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Washington (AFP) — Sales of existing U.S. homes in June hit the highest level in eight months as home price gains slowed to “more welcoming levels,” the National Association of Realtors said Tuesday.

Sales of existing homes, the majority of the U.S. housing market, climbed 2.6 percent to an annual rate of 5.04 million in June, the highest pace since October 2013, NAR reported.

The May sales rate was revised upward to 4.91 million from 4.89 million.

June sales of single-family homes, townhomes, condos, and co-ops came in slightly stronger than the analyst consensus estimate of 5.0 million units.

“This is the third increase in a row, the highest level since October and, combined with the upward revision to May, is very encouraging,” said Jennifer Lee, senior economist at BMO Capital Markets.

Year-over-year, June sales were 2.3 percent lower, reflecting the housing market’s struggle to recover from a long soft patch due to higher mortgage interest rates, lack of inventory that pushed prices higher, and high unemployment. In May, the rate was down 5.0 percent from a year ago.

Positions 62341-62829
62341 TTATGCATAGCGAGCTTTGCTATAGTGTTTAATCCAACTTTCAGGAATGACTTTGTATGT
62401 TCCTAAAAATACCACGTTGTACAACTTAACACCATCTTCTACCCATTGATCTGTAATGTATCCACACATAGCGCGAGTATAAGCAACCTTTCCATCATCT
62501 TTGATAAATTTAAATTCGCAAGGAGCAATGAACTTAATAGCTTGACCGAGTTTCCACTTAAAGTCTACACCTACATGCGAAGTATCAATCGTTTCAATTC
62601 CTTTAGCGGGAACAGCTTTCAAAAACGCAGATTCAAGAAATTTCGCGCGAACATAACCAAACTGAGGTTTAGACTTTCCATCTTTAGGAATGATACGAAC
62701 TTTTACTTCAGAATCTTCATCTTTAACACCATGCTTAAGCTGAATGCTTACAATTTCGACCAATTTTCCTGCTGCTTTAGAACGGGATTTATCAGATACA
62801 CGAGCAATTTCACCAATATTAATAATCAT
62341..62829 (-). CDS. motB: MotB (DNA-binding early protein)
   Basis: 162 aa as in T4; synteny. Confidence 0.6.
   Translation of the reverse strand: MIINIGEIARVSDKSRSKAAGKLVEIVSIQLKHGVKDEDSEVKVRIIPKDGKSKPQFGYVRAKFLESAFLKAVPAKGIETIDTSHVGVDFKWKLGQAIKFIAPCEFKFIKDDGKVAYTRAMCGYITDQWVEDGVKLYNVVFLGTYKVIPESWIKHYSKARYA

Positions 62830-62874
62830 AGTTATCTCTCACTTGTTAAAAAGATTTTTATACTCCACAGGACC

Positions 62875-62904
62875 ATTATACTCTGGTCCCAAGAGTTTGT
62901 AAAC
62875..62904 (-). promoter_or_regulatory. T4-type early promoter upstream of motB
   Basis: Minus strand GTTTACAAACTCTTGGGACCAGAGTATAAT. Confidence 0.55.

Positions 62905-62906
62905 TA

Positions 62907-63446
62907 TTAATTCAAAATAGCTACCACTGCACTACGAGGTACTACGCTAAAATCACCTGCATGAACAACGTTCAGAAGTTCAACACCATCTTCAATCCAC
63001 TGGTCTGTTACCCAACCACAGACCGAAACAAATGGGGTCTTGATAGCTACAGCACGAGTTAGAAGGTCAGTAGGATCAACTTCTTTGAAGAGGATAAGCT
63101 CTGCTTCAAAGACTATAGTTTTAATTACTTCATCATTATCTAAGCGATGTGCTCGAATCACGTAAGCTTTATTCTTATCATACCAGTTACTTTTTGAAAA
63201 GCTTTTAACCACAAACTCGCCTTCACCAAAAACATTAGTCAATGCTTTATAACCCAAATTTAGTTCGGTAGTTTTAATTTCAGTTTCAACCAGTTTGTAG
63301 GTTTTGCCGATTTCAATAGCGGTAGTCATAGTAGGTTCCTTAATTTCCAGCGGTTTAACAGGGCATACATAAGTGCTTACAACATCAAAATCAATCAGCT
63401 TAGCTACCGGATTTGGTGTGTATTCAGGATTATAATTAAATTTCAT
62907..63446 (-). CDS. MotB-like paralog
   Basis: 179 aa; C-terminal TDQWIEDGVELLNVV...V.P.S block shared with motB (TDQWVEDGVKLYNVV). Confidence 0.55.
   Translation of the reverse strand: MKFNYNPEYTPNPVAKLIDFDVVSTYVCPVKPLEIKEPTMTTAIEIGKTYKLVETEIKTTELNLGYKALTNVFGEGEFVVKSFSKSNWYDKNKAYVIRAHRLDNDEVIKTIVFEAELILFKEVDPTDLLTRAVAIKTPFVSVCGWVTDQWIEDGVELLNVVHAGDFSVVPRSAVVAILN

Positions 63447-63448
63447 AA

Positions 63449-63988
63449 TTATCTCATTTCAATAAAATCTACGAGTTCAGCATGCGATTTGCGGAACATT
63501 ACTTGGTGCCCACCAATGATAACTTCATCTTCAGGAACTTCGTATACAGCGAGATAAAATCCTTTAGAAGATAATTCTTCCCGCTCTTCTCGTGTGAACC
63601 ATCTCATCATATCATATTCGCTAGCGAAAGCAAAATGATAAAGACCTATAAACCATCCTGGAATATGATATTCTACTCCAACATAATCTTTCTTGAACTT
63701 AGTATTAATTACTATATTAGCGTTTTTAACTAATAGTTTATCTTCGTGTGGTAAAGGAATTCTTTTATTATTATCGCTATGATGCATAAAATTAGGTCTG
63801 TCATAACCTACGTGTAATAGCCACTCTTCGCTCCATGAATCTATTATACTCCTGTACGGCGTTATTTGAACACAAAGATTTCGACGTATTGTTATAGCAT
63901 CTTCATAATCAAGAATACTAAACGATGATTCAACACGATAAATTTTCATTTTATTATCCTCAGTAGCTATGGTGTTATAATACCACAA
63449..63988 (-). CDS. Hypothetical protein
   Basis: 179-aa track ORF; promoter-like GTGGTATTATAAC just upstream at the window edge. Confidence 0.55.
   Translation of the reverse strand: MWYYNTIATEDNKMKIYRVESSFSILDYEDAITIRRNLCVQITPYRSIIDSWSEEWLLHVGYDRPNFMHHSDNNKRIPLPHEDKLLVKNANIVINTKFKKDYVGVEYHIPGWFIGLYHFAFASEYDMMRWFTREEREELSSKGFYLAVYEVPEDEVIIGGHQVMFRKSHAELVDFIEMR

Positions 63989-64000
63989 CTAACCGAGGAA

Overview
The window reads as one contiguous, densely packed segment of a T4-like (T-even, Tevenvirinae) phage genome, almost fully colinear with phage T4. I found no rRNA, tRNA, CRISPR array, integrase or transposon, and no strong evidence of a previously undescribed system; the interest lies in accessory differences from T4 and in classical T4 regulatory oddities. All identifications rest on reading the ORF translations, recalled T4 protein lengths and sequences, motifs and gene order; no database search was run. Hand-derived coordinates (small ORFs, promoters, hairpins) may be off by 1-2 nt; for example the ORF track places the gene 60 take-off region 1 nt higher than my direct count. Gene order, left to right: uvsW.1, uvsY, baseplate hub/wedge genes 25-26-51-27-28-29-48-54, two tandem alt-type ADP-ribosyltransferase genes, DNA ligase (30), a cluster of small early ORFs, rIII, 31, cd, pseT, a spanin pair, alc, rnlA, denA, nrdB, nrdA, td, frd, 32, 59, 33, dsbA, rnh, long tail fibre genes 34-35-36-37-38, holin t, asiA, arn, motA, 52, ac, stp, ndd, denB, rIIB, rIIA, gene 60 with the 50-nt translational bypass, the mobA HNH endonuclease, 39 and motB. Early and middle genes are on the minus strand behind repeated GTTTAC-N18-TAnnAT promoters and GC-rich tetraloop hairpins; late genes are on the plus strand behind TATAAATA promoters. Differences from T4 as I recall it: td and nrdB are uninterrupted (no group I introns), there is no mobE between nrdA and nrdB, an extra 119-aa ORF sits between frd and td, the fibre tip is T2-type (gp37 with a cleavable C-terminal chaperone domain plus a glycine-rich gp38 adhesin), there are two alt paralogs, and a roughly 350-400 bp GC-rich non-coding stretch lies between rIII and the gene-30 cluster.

Lawrence Yun, NAR chief economist, said housing fundamentals were moving in the right direction but that new home construction was needed to curb price gains.

“Inventories are at their highest level in over a year and price gains have slowed to much more welcoming levels in many parts of the country. This bodes well for rising home sales in the upcoming months as consumers are provided with more choices,” Yun said.

“On the contrary, new home construction needs to rise by at least 50 percent for a complete return to a balanced market because supply shortages — particularly in the West — are still putting upward pressure on prices.”

Housing inventory rose 2.2 percent in June to 2.30 million homes for sale, a 5.5-month supply at the current sales pace, unchanged from May.

The median price for all housing types climbed to $223,300, up 4.3 percent from a year ago. June marked the 28th month in a row of year-over-year price gains.

AFP Photo / Justin Sullivan

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